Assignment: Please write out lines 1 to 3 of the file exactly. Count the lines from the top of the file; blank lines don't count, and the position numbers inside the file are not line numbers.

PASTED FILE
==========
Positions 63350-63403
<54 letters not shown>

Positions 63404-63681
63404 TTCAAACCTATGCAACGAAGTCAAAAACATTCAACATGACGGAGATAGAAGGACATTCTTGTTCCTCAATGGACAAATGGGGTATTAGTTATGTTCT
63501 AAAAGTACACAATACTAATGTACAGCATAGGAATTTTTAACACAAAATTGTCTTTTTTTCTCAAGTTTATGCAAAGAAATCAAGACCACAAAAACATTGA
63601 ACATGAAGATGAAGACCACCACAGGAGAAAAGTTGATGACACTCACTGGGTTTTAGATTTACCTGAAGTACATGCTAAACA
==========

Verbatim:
Positions 63350-63403
<54 letters not shown>

Positions 63404-63681